Earlier this week, Mark Barrott released a new full-length, Sketches from an Island. Recorded in his adopted home of Ibiza—the British producer previously resided in Punta del Este, Uruguay, where he founded his International Feel label—the album compiles tracks from two previous Sketches from an Island EPs, both of which were limited-edition, vinyl-only offerings. Barrott's music channels the relaxed, sunny spirit of classic Balearic sounds, yet his tracks can't be boiled to a single genre tag. Simply put, Balearic is something that ultimately boils down to a vibe, and Barrott has proven himself to be something of an expert. As such, we figured that he would be an excellent candidate for our Hi-Five series, and coaxed him into sharing a few of his favorite cuts.
Mark Barrott: The super important thing to always remember about Balearic is that it's all about the context—you could listen to these pieces in isolation and wonder what the hell is going on, but if you imagine you're in the Ku Club dancing under the dawn sky as the sun comes up with Alfredo playing everything from '80s pop to techno to proto-house to nu beat, or listening to Jose Padilla orchestrate the sunset at Café Del Mar… you'll get the vibe.
Now Now Now "Problem (Enzo Edit)"
When I was halfway through the Sketches album in the early winter, I kind of lost my way a little bit in terms of the story I was trying to tell and how the individual tracks fit into that. I was lucky enough to hook up with Paul Byrne, who runs the Test Pressing blog, and during those conversations and [by listening to] the music he sent me to vibe off, I got back on track. This was the first song on the playlist he sent over. I loved it the moment I heard it. For me, it really defines Balearic at the moment; it's simple yet complicated in a naive way, with a bit of cheese thrown in.
Andreas Vollenweider "Stella"
This reminds me of when I started International Feel. I'd just moved to Uruguay at the end of their summer (February 2008), and I was driving up and down the Atlantic coast listening to the Quiet Village album. One of my favourite tracks was "Utophia," which is basically an edit of a Vollenweider track, so although I knew him from a previous life of being a music consultant (the president of Hyatt loved him!), this made me rediscover him all over again in a different context. This particular track is my favorite. I always play it near the start of a sunset DJ set in Ibiza—it's the perfect scene setter. There's just enough momentum to pick up the pace as you stare out to sea.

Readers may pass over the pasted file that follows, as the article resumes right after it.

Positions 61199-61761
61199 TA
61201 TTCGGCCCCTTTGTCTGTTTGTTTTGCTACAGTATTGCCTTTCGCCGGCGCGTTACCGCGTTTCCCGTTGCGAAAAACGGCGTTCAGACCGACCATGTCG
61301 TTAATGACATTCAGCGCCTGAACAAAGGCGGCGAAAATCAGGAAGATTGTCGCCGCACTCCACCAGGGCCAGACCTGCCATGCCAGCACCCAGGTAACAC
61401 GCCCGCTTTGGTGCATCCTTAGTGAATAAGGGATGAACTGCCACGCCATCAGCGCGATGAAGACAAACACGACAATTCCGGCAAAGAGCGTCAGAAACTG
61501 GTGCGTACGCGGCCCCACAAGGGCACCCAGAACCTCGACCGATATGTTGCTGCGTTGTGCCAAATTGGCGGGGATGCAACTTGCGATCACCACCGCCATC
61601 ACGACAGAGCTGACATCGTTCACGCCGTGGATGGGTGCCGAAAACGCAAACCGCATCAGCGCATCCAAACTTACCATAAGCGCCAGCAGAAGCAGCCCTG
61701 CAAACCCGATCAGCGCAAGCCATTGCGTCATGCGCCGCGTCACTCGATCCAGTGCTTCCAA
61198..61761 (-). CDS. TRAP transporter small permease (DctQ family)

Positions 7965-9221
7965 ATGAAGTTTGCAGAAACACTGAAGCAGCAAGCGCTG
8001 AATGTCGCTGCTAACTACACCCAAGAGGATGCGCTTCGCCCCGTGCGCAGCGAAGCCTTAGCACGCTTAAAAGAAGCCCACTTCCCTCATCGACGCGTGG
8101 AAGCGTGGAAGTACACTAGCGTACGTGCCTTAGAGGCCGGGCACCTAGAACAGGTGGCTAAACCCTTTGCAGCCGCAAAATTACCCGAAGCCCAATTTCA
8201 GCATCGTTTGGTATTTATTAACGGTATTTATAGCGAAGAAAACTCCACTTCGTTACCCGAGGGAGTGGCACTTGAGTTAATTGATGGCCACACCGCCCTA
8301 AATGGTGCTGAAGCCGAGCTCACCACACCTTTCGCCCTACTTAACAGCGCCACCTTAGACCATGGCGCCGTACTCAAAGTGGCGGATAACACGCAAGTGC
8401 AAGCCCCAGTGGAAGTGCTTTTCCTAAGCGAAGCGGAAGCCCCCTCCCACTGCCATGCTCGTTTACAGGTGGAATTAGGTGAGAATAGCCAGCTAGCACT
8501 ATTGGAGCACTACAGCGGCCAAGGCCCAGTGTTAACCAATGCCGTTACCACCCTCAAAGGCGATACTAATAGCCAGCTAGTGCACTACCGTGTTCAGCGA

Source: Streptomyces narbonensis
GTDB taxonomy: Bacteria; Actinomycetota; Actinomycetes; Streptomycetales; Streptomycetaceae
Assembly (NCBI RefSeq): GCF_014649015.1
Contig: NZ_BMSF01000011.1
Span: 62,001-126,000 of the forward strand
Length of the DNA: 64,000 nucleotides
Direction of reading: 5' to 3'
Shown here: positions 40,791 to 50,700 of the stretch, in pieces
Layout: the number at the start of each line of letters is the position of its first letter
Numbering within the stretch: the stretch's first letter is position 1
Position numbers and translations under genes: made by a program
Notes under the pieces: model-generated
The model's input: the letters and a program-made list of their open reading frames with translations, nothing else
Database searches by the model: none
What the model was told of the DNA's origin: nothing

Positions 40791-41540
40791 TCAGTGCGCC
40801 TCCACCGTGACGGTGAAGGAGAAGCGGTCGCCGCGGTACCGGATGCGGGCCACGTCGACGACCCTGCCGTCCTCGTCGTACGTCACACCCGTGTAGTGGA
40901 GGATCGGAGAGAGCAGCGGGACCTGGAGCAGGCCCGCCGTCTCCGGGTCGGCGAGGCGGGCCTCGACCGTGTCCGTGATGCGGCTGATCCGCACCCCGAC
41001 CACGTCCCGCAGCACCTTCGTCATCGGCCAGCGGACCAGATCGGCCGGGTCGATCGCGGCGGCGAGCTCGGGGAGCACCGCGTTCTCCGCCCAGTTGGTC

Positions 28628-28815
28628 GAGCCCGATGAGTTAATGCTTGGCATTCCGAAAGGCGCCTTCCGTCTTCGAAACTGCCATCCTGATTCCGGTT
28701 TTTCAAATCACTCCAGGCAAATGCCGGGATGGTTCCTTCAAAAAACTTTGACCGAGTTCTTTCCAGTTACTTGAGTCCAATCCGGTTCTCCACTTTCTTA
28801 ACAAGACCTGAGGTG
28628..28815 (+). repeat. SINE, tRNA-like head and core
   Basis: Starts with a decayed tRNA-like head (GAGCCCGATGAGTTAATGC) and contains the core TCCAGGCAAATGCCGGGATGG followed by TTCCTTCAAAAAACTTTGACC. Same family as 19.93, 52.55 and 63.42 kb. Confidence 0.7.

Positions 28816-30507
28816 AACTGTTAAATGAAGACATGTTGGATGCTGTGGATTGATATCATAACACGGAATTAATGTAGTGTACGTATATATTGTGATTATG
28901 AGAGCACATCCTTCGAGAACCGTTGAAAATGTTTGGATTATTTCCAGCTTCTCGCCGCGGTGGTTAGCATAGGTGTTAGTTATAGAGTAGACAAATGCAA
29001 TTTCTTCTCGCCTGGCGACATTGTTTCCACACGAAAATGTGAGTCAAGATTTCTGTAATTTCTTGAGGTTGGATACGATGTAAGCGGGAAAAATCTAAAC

Linda DiFranco "TV Scene"
A pretty famous Balearic classic to those in the know, introduced to me (of course) by Balearic Mike. I wish I could say I first heard it in the late '80s under the stars played by Alfredo at Amnesia, having dropped pure MDMA for the first time, but in reality, it was on Mike's signature on the DJ History forum. I always have a massive sense of curiosity, so I checked it out. Of course, as any student of Balearic will tell you, there is nothing more Balearic than good, slightly obscure mittle European pop music—the Linn Drum, the sax, the shoulder pads. Actually, on reading this back, the Alfredo/MDMA story sounds a lot better, so in the true spirit of Tony Wilson (never let the truth get in the way of a good story), let's all pretend that that's what happened.
Marvin Franklin with Kimo and the Guys "Kona Winds"
I was out in Venice with DJ Harvey and this actually came on the radio whilst we were sat by the beach having breakfast, looking at the early-morning surfers. I thought it was a cassette he'd brought along to play 'cos of the amazing spoken intro that just captured the mood, but when I asked him what it was and he said, "I dunno," I figured out it was the radio and actually rang US directory assistance for the first and last time in my life to get the number of the station to get a track ID. I NEVER EVER EVER get bored of the spoken intro; in fact, last summer I was a little worse for wear in the middle of a DJ set by Es Vedra and I just looped the spoken intro and left it running for 30 mins… it sounded fine to me.
Gigi Masin "Call Me"
The other half of Test Pressing (Dr Rob) sent this to me raving about it and as soon as I heard it, I knew why—it's the perfect sunset track, as witnessed by the reaction I got when I played it at my first sunset last week. People kept coming up and asking what it was—it's amazing to think that it was made 20-plus years ago. It's timeless and glorious and hearing music like this, that achieves such sophistication through simplicity, makes me keep trying harder with my own music. All of you owe it to yourselves to check out Gigi Masin's new album on Music from Memory. But remember kids, if you can only afford one album this year, Sketches from an Island is the one!